Often considered the financial and cultural center of Pakistan, Karachi is also one of the most densely populated cities in the country with an average 6,000 people per square kilometer. The city is a hub for higher education in Southern Asia and considered the go-to place for education in the Muslim world. Having lost its capital status when Islamabad was constructed to spread development to other areas of the country instead of it being concentrated in one city, Karachi is still home to the largest and busiest ports in the country, and people still flock to the city every year, leading to dramatic increases in population.
The city's cuisine is made up of traditional Pakistani food consisting mainly of meat, curries, and lentils. The architecture of the city is distinctive, and even eccentric, and many tall buildings have been constructed to make up a beautiful Karachi skyline.
Steeped in Roman history from the days of the Ottoman empire, Istanbul is a unique combination of wonderful Byzantine architecture, loud and bustling markets, and a nightlife setting that would put Vegas to shame. Located near one of the busiest waterways in the world, the Bosphorus, the city provides amazing views to Palaces and yalis, large Mansions by the water.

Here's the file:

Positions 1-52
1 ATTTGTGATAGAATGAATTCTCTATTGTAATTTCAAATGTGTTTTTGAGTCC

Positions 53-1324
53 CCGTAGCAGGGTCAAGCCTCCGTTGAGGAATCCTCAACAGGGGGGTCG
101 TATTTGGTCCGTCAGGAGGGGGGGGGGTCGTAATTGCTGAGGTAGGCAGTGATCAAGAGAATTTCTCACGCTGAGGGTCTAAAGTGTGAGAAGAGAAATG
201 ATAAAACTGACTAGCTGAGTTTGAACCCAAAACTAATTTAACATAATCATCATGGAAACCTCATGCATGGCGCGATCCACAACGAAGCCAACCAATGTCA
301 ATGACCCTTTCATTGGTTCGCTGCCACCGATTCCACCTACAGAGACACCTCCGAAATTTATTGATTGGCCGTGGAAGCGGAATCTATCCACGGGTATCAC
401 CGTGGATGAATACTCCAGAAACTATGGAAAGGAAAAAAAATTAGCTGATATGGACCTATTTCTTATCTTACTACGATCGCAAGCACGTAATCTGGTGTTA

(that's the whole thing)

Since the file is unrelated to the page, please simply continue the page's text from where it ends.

The Turkish cuisine is well represented in the city, which boasts a massive selection of fantastic restaurants. At the end of the day, the Istanbul nightlife is where it's at, and the best reason to visit the city. The Bosphorus boasts a huge array of nightclubs, bars, and parties by the water and, if you enjoy Turkish Pop, you'll feel right at home at the numerous music venues in the city.
Known as the cultural and economic center of Eastern Asia, Shanghai is often considered the most modern of China's cities. Boasting some of the most modern architecture in the world, the city is home to the Shanghai World Financial Center, the tallest skyscraper in China, and third tallest in the world.
The city is a truly fascinating blend of Eastern and Western culture, with a strong cosmopolitan feel in many areas of the city. Take note, in the past few years the city has become extremely expensive for living and travel, as real-estate prices have skyrocketed due to high demand.